Is China's Economic Power a Paper Tiger?

Is China's Economic Power a Paper Tiger?

The People’s Republic of China has surely seen faster GDP growth than the United States for most of the past forty years. It's the value of that growth that's questionable.

The people complaining about U.S. decline in the face of China’s rise under President Obama have been replaced by new people complaining about the same thing under President Trump . The debate over policy in the two administrations plainly matters, but it should not obscure basic facts. The most important of these facts is that, in terms of total economic resources, China is not in America’s league and may not even be catching up.

GDP Is Overrated, or Worse

It seems strange to say this with China having reported faster growth in gross domestic product (GDP) for decades. First, it’s worth asking if and when Beijing will admit that its economy struggled. For instance, China reported 7.9 percent GDP growth for the second quarter of 2009 yet continued the world’s largest loan program , and saw much of it turn to debt despite the supposedly fast growth. It’s almost as if the economy did not do nearly as well as the Communist Party claimed.

Still, the People’s Republic has almost surely seen faster GDP growth than the United States for most of the past forty years. The question is its value. For ordinary Chinese, disposable income (as reported by Beijing) is less than half of GDP per capita. Disposable income is money that can actually be spent while GDP per capita is an accounting device, with little relevance in the real world.

Even less relevant is GDP adjusted by purchasing power parity (PPP). PPP requires computing a price level for all of China and comparing it to all of America, itself slightly absurd. It relies on “the law of one price ”—arbitrage across open markets causing prices for the same product to equalize. Chinese market barriers mean arbitrage often fails. Related, PPP is meant to apply to consumer buying power, while consumption is less than 50 percent of Chinese GDP. GDP adjusted by purchasing power is a poor measurement for many countries, including China.


Net Private Wealth

Simple GDP is better than that, but it’s far from the only measurement and may not be the most important. The resources available to countries to pursue national interests are captured in net national wealth, which again takes the form of money that can be spent rather than an accounting result. If conceptualized and measured accurately, annual GDP should capture contributions over time to the stock of wealth. It should be not be surprising that Chinese GDP turns out not to be tightly associated with wealth.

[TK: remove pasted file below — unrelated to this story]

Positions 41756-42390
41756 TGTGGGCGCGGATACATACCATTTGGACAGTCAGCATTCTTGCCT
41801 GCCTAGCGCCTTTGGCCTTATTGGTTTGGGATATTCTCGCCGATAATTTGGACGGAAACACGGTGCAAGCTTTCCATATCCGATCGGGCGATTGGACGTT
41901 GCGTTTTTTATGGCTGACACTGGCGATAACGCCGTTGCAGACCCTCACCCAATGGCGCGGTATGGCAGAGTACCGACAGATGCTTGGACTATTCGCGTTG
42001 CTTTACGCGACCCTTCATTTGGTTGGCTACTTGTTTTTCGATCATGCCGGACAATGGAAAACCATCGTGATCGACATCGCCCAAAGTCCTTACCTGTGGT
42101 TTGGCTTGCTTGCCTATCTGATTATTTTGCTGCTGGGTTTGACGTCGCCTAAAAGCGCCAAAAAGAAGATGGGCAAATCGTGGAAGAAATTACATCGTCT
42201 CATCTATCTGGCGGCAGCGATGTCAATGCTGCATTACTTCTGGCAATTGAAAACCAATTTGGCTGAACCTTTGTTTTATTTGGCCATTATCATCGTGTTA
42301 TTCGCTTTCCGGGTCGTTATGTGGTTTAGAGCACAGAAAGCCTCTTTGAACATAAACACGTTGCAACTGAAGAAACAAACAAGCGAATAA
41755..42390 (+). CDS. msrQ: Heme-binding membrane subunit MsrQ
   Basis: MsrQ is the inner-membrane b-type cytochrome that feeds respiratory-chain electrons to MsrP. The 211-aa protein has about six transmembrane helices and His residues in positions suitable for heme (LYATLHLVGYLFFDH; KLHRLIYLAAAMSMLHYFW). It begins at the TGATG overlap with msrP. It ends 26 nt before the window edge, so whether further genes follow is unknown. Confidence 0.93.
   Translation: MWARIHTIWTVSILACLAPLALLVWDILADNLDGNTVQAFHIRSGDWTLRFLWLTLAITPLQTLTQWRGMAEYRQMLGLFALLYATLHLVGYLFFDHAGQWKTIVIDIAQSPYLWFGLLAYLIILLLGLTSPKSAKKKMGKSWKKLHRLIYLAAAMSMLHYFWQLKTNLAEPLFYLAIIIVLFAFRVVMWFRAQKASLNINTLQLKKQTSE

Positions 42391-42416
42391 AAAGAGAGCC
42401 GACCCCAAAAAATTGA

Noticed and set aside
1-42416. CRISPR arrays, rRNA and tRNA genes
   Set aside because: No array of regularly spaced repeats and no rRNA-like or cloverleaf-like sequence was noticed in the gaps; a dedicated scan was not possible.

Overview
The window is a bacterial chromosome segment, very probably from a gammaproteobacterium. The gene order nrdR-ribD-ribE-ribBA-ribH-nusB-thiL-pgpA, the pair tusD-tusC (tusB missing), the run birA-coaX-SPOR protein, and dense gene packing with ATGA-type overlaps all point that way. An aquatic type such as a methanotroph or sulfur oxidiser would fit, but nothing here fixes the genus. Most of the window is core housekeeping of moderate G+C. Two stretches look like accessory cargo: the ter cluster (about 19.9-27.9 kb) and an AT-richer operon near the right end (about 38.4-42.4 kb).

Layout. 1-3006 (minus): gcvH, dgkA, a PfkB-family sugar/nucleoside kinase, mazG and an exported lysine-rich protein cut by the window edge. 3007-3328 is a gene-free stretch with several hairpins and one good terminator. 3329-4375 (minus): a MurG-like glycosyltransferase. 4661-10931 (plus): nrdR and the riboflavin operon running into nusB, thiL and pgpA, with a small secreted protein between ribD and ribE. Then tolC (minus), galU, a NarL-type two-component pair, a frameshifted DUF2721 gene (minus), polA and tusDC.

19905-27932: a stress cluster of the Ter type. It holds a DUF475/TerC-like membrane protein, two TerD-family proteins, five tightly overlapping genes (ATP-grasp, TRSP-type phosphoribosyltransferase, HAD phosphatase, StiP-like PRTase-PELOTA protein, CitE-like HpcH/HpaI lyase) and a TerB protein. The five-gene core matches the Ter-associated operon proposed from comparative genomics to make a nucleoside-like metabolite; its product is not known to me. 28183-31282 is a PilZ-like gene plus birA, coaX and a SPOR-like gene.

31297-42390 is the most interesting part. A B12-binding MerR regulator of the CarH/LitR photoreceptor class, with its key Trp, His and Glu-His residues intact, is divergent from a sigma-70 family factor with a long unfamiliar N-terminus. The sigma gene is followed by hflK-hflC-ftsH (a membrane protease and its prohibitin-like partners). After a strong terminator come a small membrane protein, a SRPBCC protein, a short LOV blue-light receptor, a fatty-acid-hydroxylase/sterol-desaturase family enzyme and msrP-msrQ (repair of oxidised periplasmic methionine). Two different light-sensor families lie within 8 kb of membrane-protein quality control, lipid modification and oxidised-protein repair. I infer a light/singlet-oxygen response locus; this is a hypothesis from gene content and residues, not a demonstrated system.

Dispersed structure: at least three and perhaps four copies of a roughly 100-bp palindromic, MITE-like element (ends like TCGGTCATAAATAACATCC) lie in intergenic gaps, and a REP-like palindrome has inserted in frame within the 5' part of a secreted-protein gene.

Credit Suisse compiles net private wealth in most national economies going back to 2000. The data are unstable in that there can be later revision, so the most recent results should be considered tentative. Against that, there are two reassuring features: (i) any bias should be considerably smaller than the bias of the Chinese government and (ii) the results do reflect China’s rise through 2012.

From 2000–2012, net private Chinese wealth jumped from $4.66 trillion (less than India’s today) to $21.7 trillion, close to a 14 percent annual growth rate. American net private wealth over the same period rose from $42.3 trillion to $67.5 trillion. While the absolute advantage for the United States expanded, it did so by only $8 trillion because U.S. annual growth was only four percent. China was easily outperforming.

The situation has changed sharply since then. From the end of 2012 to the middle of 2017, Chinese net private wealth has climbed $7.3 trillion, annual growth never touching 9 percent. American net private wealth jumped $26 trillion. The American base was much bigger and American growth also became a bit faster. The result: mid-2017 Chinese net private wealth was $29 trillion and American net private wealth was over $93 trillion. The Federal Reserve supports the Credit Suisse number, putting American household net worth at $96 trillion .

Just as GDP is not the perfect measurement of economic performance, nor is private wealth. Neither provide information about growing global concerns about inequality . But wealth does reframe the U.S.-China discussion. Claims that China is about to eclipse the United States are untenable in the face of $64 trillion less in net private wealth. Claims that China is outpacing the United States are challenged by the private wealth gap widening by $18 trillion in the past four and a half years after widening by less than half that the previous twelve years. In terms of private wealth, China is barely visible in America’s rear mirror.

The Public Sector

Of course Credit Suisse could just be wrong about the PRC. And there are two more questions to raise. The first is whether U.S. dominance since 2012 reflects American stock and property bubbles being bigger than China’s property bubble, so that the gap will narrow when all bubbles pop. This is entirely possible, but will not matter much. Private wealth declines of the magnitude seen during the global financial crisis, for instance, would leave the U.S. $56 trillion ahead, the same-size gap as 2014.